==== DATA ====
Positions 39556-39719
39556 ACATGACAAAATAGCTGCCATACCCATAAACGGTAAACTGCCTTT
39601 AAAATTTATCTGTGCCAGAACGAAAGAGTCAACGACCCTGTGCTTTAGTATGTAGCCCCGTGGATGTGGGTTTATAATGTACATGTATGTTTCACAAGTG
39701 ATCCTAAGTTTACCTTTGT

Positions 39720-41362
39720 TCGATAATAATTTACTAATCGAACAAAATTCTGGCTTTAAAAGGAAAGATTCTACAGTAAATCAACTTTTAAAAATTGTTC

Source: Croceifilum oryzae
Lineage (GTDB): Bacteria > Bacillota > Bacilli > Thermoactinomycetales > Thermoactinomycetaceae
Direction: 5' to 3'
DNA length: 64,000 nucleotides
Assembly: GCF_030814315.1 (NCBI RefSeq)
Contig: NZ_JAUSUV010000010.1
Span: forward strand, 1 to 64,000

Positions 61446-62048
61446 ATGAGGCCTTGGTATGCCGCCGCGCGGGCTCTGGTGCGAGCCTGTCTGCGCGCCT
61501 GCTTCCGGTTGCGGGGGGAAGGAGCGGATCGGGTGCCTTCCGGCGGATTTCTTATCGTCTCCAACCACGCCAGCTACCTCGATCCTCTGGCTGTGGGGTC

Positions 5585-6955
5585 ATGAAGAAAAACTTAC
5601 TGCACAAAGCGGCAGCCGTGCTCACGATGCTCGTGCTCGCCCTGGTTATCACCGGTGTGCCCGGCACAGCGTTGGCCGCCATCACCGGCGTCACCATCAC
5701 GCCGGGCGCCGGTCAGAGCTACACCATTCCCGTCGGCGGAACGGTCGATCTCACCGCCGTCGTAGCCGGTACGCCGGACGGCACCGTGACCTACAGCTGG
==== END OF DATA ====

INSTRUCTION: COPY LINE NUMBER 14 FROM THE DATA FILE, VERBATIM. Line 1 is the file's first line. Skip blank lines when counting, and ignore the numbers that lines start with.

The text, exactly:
Positions 61446-62048